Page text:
The current structure of Redwoods Rising includes a Leadership Team, Steering Committee, and Technical Advisory Committees.
What are the roles and responsibilities of each group?
Leadership Team: RNSP, and League, and leadership who meet regularly and work closely with the Steering Committee.
1. Provide direction to the Steering Committee and agency staff to ensure work and staff participation reflect respective agency/organizational governance, planning, policy, and leadership goals
2. Integrate and coordinate strategies to guide future restoration activities
3. Authorize recommendations or actions from the Steering Committee as needed
4. Review and approve vision documents, work plans, and other high-level collaborative agreements and written materials
5. Secure additional funding through formal funding agreements
Steering Committee: Committed group of RNSP and League staff who meet regularly to coordinate the many aspects of Redwoods Rising’s work.
1. Provide day-to-day guidance to advance collaborative work
2. Be the main point of contact for all agency staff on Redwoods Rising happenings
3. Design a governance structure that supports ongoing collaboration, builds capacity across the participating organizations, and leverages new funding
4. Create an overall collaborative vision
5. Define the initiative’s geographic area of focus
6. Creates annual work plans that reflect the overall goals set forth in the vision
7. Prepare recommendations and approaches for implementing eligible project and program priorities to the Leadership Team based upon input from staff via Technical Advisory Committees
8. Develop a landscape-scale restoration strategy
Technical Advisory Committees: Teams of staff with specific expertise and skills in focused geographies or disciplines that may form and dissolve as needed over time to meet project and partnership needs.
1. Provide guidance and expertise on specific topics related to individual projects, geographical regions, or disciplines.
Restoration Goals and Need
120,000 acres? Where do you start?
Our vision is to restore 10,000 acres of redwood ecosystems in the Mill Creek and the Prairie Creek watersheds of RNSP (see project area map at the end of this document), to remove or restore eight miles of abandoned roads, and to continue to build overall capacity for greater collaboration and enhanced restoration of redwood ecosystems.
We are beginning by undertaking the necessary planning and compliance to restore 9,200 acres (including 1,130 acres of existing old growth stands) in the Prairie Creek Watershed and 30,350 acres (including 3,730 acres of existing old growth stands) in the Mill Creek Watershed.
What does Redwoods Rising hope to accomplish in the future?
Our (very) long-term goal is to restore forests of giant coast redwoods in all 120,000 acres of RNSP.
Why restore the forest?
RNSP is home to 45 percent of the remaining protected old-growth redwoods, including the tallest trees in the world. However, 80,000 of the 120,000 acres of RNSP’s redwood forests were logged before they became part of the parks. Large swaths of too-dense, young forests that have grown up in these areas surrounding the remaining primeval redwood stands.
Some of these second-growth forests have grown back on their own, but many are a result of re-seeding or planting by logging companies after they harvested the original old-growth redwoods—often with non-redwood species such as Douglas-fir. Trees in these reseeded areas in particular are unnaturally dense, with as many as 10 times the number of trees per acre as an old-growth forest. These thin trees are desperately competing for space, light, water, and nutrients, crowding each other as well as important understory vegetation. These forests are not healthy and do not provide anywhere near the ecological values of a mature redwood forest.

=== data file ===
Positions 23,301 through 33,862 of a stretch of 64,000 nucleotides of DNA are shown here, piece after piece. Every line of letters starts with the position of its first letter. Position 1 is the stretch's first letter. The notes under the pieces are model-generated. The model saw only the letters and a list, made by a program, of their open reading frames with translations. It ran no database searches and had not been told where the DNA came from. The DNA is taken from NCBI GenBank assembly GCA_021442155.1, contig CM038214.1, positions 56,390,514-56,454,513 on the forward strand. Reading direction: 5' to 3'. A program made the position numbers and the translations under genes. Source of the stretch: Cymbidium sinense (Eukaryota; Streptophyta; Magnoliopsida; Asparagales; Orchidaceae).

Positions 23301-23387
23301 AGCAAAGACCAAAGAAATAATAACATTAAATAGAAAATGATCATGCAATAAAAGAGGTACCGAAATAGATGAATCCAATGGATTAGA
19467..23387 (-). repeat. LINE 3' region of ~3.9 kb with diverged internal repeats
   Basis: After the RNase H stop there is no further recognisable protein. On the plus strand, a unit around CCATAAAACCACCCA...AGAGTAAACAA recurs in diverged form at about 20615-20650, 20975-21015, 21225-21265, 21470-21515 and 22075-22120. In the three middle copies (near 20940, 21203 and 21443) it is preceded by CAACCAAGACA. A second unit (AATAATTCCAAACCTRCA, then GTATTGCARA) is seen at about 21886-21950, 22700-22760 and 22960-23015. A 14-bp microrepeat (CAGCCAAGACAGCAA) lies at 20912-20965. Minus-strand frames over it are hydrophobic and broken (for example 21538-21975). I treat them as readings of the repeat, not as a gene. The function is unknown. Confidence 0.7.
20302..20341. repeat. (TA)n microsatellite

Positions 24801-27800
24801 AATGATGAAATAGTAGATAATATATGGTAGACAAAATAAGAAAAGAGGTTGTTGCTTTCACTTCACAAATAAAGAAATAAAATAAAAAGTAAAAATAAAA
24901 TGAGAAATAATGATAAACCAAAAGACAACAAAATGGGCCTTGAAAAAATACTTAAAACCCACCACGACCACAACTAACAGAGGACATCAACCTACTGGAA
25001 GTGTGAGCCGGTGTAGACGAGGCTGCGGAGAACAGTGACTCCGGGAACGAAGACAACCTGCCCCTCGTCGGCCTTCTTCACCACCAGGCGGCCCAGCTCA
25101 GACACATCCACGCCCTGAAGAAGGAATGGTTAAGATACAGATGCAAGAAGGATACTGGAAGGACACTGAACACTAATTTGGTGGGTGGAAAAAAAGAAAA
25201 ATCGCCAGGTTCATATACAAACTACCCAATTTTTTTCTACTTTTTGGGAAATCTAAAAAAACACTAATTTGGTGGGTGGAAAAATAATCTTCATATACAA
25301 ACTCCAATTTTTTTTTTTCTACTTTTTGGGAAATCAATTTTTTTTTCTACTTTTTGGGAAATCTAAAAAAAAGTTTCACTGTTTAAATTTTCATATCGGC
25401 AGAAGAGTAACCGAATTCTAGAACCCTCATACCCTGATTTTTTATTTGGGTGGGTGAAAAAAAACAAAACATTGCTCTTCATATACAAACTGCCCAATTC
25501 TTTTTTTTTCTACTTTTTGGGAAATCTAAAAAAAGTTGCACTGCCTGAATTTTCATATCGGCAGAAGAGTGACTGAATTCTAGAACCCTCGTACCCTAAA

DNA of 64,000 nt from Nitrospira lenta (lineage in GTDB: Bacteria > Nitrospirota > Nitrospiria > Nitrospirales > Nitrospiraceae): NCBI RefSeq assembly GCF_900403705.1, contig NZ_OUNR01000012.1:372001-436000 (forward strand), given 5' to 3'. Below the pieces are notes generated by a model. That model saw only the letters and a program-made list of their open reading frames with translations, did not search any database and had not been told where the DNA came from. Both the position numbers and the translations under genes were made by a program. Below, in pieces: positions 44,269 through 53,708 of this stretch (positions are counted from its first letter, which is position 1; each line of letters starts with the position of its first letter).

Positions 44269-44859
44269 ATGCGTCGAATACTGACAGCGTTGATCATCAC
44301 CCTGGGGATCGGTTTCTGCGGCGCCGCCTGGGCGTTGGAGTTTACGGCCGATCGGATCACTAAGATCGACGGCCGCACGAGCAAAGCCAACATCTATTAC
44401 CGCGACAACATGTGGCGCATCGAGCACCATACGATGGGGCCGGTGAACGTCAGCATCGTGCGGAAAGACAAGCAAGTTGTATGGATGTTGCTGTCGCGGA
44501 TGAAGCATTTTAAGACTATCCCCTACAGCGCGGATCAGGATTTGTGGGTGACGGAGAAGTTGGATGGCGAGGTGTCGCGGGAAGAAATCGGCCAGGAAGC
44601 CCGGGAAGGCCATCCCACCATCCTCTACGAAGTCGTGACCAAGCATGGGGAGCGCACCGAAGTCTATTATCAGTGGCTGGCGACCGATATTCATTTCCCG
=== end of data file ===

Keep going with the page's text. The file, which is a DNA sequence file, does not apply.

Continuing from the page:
Furthermore, eroding old logging roads thread through the landscape, accelerating the spread of invasive species and sending sediment into nearby streams, potentially threatening endangered coho salmon and steelhead trout. Existing culverts and stream crossings installed by the logging companies that have not been maintained are also vulnerable to failure.
The goal of Redwoods Rising is to help undo this damage to fast-track the development of healthy redwood forests.
What are you restoring?
Previously logged second-growth forests are our primary focus; however, Redwoods Rising is also restoring streams and other associated ecosystems that are a part of a healthy landscape.
Were all of the logged areas in RNSP totally clear-cut?
Although many areas were clear-cut, in some places there are still old-growth trees scattered here and there among second-growth forests. These trees are reservoirs of genetic information and biological richness that can help support forest recovery. They also provide habitat for species that depend on old-growth trees, even within otherwise young stands. These trees also benefit from restoration activities that reduce competition for resources and that allow them room to reproduce through seeds or resprouting. By improving conditions around these residual trees, we in turn enhance their protection and habitat quality as well.
What are the characteristics of old-growth redwoods and why are they important?
The giant redwood trees of an old-growth forest have intricate canopies that create habitat, store large amounts of carbon and maintain high levels of biodiversity. Some species, such as marbled murrelets and Humboldt martins require old-growth conditions to survive. Less than 5% of the historical range of these forests remains.
Some characteristics of old-growth forests include:
1. Big, old trees of varying height, girth, and age
2. Large snags, or standing dead trees that provide habitat for a wealth of wildlife
3. Large fallen trees on the forest floor that decompose slowly over many decades providing homes for many of the smallest dwellers of the forest: insects, spiders, centipedes, and salamanders as well as fungi
4. A multilayered and continuous canopy with spatial variability, where younger trees and understory plants find space in the gaps between larger trees